Four important questions answered and oodles of resources to help undocumented students prepare and apply for college.
1. Can I still still go to college if I am undocumented?
Yes. There is no federal policy restricting undocumented students from being accepted at a university.
2. Am I eligible for financial aid?
It depends on what state you live in. Undocumented students are ineligible for federal aid, but many schools offer in-state tuition and state and university scholarships to undocumented students. You can find a map of these states here, or on this page.
3. Will applying to colleges give the federal government information that will get me deported?
No. Schools administration do not legally have to give information to the federal government about its students under FERPA (see "Laws and Regulations" below for more information). And any information given to these schools cannot be held against you in court. When it comes to applying for scholarships, the policies different from source to source, so make sure to read their agreements carefully.
4. Should I give up hope on going to college?
No way! You are not alone in this journey. There are many people in your community who are in your same position or are devoting their time and energy to making sure you get to college. Now is the best possible time to apply.
Here are tons of resources for helping you get there:
Applying to College
How to Get Your Testing, Application Fees, and Basically Everything Else for Free
The title says it all. This is the best and more practical place to start.
The Ten Step Process to Applying to College as an Undocumented Student
Find a college, choose a major, build support, push yourself.
The CollegeBoard’s Repository of Resources for Undocumented Students
A list of organizations and resources for how to get support through applying and attending college.
Free Access to College Essay Guy’s How to Write the Personal Statement
Just write us an email at firstname.lastname@example.org telling us that you are interested in a pay-what-you-can option and you can get free access.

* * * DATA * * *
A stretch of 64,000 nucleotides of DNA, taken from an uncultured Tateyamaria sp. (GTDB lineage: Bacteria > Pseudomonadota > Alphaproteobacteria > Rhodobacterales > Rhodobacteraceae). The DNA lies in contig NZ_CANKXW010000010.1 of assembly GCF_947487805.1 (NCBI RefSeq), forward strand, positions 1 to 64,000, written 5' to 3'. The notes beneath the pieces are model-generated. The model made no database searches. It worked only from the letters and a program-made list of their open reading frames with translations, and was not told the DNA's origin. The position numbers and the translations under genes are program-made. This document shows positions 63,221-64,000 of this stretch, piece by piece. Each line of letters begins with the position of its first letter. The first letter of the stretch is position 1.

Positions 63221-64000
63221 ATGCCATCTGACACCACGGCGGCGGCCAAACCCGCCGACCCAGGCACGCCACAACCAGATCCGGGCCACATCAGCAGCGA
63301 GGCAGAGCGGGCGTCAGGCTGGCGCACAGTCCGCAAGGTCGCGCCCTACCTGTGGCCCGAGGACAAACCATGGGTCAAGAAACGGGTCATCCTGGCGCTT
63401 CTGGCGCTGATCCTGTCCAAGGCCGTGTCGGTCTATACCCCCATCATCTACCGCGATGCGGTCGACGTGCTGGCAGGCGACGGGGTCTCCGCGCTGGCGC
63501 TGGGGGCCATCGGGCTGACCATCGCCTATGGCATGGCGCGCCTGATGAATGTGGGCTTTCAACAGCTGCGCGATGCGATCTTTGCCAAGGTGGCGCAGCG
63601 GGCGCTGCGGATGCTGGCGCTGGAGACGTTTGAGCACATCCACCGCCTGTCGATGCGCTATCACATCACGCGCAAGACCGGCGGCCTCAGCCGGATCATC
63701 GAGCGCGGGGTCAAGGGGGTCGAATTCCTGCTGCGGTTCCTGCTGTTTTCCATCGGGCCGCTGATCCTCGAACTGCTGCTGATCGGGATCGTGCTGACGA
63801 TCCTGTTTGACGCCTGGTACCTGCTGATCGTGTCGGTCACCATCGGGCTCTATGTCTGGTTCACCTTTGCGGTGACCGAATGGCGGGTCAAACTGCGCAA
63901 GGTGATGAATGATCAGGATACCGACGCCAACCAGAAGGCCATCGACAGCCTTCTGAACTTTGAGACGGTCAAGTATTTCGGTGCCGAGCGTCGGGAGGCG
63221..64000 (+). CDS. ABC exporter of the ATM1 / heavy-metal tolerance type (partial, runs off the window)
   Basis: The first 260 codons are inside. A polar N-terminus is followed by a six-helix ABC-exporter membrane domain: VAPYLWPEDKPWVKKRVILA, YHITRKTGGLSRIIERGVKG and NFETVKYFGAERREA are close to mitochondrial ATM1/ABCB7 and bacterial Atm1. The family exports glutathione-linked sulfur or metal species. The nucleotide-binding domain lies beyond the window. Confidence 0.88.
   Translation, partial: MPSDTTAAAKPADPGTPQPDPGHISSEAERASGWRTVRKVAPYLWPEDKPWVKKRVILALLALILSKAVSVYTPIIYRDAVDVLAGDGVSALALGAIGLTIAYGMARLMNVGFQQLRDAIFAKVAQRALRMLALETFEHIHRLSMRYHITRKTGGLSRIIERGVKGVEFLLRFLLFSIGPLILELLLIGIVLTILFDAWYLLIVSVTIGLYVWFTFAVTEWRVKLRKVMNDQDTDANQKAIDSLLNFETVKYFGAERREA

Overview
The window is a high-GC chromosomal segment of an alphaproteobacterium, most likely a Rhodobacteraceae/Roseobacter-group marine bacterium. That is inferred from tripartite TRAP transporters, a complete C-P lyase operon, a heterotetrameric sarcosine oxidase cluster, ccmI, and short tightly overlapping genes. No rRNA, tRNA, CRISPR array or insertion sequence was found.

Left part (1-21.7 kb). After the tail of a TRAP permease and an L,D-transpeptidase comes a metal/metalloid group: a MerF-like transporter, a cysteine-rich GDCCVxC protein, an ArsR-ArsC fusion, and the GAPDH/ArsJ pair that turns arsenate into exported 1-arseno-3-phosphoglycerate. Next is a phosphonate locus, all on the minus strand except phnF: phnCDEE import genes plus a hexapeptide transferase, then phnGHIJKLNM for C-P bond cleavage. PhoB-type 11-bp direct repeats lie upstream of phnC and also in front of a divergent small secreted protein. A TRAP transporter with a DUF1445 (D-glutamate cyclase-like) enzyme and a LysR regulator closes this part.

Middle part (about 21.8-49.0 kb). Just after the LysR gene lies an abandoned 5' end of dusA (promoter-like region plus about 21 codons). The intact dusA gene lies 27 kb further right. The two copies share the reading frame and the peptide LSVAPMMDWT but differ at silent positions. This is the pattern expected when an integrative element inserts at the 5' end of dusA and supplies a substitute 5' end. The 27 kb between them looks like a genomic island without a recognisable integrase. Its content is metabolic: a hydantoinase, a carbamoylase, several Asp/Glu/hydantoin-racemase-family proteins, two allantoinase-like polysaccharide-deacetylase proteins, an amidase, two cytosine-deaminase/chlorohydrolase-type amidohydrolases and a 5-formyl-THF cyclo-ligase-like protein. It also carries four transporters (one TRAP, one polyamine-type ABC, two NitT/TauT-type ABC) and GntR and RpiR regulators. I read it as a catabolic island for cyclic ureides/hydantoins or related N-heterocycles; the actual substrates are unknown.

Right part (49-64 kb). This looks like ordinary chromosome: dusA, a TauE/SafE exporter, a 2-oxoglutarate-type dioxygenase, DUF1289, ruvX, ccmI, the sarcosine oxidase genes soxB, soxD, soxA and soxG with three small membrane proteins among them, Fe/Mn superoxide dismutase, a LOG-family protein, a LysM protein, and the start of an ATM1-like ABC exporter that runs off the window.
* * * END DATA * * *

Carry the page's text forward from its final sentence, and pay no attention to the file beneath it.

Free college admissions help: four hours of one-on-one essay feedback and two hours of college-list development
Paying for College: Scholarships and In-State Tuition
A List of Schools’ Financial Aid Policies toward Undocumented Students
Each school has their own policies. While your options may be more limited, there are many schools out there that strongly support you in your journey.
4-Year Colleges & Universities Admissions Policies, Financial Aid, and Scholarships
Admission policies, financial aid, and scholarship opportunities at colleges and universities throughout the nation and abroad.
Laws and Regulations
Free or Reduced-Price Legal Help
When in doubt, ask a professional.
DREAM Act - Five Facts You Need to Know About the DREAM Act
Policies differ by state so you’ll have to do your research.
DACA - The pros and cons of applying for DACA
DACA is a temporary option to defer deportation: “If you are considering applying for DACA but haven't yet done so, take the time to first consider your own personal, immigration, and criminal history and the risks of providing these details to the U.S. government.”
FERPA - The US Department of Education
You have a right to privacy regarding your educational information.
HB60 - Illinois Coalition for Immigrants and Refugee Rights
An Illinois act that allows in-state tuition for undocumented students.
HB540 - Resources for Undocumented Students (AB 540)
A California act that allows in-state tuition for undocumented students
Individual Tax Identification Number (ITIN) - American Immigration Council
A number given to people without social security numbers so that they can still pay taxes, gaining tax credits, getting a driver’s license, and other things.
Resources for educators
Post-Election: What Educators Can Do to Support Undocumented Students
Everything you need to know about how you can support undocumented students.